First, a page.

Sun-soaked days, moonlit nights and nothing to think about but which cocktail to order and whether to have a snooze now or after you go for a dip.
Is it any wonder holiday romances seem so special?
The most savvy of us lose perspective on relationships on holiday because we’ve switched into vacation mode.
City cynics turn into hopeless romantics, our brains turn off and our libido switches to high. Which is why we take holidays in the first place!
Everyone’s in expansive, generous moods and treating themselves to whatever they want. Fancy chocolate for breakfast? Why not? You’re on holiday!
Sex and relationship expert Tracey Cox reveals how to judge whether a holiday romance is really built to last, pointing out that sun-soaked getaways put us in a time-warp and make people behave differently than they do in ordinary life. Stock image
Wondering what the great-looking girl or guy would look like with the swimsuit peeled off? You’re on holiday! What’s stopping you finding out?
You get chatting which turns into (maybe) sex or maybe a drink then dinner and then sex. And before you know it, you’re acting like boyfriend and girlfriend because the relationship has to play on fast-forward because you’re on limited time.
Unlike your relationships back home, there’s no arguments with your holiday lover. What have you got to argue about?
Against the fairy tale backdrop, the relationship feels so perfect – it seems positively criminal not to continue it.
Just as it now seems perfectly plausible (in fact, you can’t understand why you didn’t think of it before) to suggest to your boss that the new staff uniform be a sarong, it seems ridiculous to break up just because you live in different cities.
Then – thump! – you go back to your real life and the illusion usually fades.
Holidays put us into a time warp: people behave differently and we see them differently.
The guy who buries his toes in the sand in Spain and says, ‘What do we care what time it is?’ is the same guy who goes ballistic when you leave a coffee stain on his side table when you come to visit.
Tracey warns that most holiday flings don’t survive when you pluck two people out of an idyllic surrounding and plonk them into the lives they live day to day. Stock image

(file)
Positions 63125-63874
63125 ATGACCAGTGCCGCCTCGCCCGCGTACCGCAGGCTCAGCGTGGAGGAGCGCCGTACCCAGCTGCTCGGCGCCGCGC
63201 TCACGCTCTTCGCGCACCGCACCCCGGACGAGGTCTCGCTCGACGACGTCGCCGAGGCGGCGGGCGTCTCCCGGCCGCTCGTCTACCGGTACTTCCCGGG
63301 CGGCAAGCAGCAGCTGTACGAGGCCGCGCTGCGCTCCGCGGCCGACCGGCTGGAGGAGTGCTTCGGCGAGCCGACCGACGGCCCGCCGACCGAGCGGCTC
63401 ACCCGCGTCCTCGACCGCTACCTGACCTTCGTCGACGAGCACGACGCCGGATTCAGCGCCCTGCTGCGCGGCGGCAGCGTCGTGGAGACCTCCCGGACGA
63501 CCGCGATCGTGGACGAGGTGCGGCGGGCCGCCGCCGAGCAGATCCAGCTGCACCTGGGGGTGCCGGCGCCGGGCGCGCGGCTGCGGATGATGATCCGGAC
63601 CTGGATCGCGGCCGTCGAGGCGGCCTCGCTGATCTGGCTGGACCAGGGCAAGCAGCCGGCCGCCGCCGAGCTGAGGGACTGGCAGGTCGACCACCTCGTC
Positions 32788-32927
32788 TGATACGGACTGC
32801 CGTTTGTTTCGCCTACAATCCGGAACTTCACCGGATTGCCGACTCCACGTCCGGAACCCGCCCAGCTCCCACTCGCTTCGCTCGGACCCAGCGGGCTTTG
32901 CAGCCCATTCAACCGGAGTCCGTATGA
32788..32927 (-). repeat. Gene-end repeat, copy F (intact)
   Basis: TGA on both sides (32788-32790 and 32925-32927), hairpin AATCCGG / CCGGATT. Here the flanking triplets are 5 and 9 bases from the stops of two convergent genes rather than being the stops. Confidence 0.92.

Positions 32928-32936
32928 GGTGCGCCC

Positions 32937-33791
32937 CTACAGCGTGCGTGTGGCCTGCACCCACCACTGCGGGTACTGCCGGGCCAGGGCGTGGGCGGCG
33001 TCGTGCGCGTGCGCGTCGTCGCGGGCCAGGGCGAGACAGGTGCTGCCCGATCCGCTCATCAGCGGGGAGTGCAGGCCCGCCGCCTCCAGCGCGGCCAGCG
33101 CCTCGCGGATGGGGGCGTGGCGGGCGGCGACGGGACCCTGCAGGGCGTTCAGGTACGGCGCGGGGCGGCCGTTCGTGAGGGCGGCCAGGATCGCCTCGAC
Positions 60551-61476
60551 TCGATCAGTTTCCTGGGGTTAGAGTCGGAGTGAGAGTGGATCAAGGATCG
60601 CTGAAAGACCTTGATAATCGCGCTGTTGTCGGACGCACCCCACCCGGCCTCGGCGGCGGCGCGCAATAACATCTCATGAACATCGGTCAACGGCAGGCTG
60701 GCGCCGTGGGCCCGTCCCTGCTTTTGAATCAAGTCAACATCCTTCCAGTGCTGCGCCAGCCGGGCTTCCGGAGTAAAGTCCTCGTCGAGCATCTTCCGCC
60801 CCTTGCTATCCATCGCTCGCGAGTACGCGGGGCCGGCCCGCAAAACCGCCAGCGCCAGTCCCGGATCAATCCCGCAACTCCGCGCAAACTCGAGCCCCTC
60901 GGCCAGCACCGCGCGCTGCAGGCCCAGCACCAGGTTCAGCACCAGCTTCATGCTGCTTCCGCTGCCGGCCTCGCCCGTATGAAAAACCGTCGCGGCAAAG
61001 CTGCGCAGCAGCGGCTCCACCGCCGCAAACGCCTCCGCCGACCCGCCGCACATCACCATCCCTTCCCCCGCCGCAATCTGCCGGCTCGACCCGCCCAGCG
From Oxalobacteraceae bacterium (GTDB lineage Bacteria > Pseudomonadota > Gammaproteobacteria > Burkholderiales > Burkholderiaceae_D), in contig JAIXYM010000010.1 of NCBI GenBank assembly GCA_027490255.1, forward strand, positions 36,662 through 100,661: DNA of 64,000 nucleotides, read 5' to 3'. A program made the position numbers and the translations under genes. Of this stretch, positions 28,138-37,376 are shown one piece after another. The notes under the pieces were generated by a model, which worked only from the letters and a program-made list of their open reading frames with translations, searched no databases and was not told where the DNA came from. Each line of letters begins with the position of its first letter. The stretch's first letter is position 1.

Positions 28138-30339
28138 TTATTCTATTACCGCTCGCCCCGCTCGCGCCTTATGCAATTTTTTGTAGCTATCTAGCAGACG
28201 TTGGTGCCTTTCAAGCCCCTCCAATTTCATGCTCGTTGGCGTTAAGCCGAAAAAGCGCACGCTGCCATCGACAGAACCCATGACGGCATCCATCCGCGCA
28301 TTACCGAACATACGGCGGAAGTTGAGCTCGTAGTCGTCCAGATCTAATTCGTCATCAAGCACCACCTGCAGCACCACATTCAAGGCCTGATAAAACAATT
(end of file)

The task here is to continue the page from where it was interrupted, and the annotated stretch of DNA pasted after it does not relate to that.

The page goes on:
The good-looking guy who said you were very possibly the love of his life, stares at you in horror when you turn up, full of hope and optimism, at his front door two weeks later as a surprise.
It hits you that he wouldn’t look twice if you tap-danced naked in front of him in a bar back home. You just happened to be the best on offer at the resort.
I’m being pessimistic?
Yes, I am – for good reason.
Most holiday flings don’t survive when you pluck two people out of an idyllic surrounding and plonk them into the lives they live day to day.
IT WAS JUST A FLING IF…
Sex and relationships expert Tracey Cox, says over-the-top declarations are usually a sign a holiday fling won’t go the distance
You aren’t the only one they slept with at the resort. You’re getting daggers looks from another group of women for no apparent reason? Chances are he’s the reason why.
They weren’t interested in hearing about your life back home or past experiences. Yes, it’s terribly mindful of them to stay living in the moment but if you really like someone and see a future, you’re curious and want to find out about what made them who they are.
They made instant declarations on the second night. They’ve never met anyone like you. They love you. They’ve never felt like this before. Over-the-top declarations usually mean they’re after something – sex, for instance, or for someone to bankroll the holiday.
Your gut instinct screamed ‘Beware!’ when you first met but they talked you around. First impressions are nearly always correct. If they seem too sure of themselves and too good to be true, they generally are.
Things don’t add up. Lots of people reinvent themselves on holidays and become the person they wished they were rather than are.
Everything gets glorified and inflated – and the longer the fling goes on, the more likely they are to slip up and let the truth come out.
(If you think they have, make a joke about how people tend to exaggerate if they know they’re never going to see that person again and let them know you’d understand if they have.)
You both remained on best behaviour. The more ‘normal’ you were, the better. It sounds strange but one or two arguments over the period of two week holiday is actually a good thing: it shows you both care.
The timing’s wrong. If one of you took a holiday to get over a broken heart, be wary. You were what their friends said would help: getting under someone as a way of getting over someone.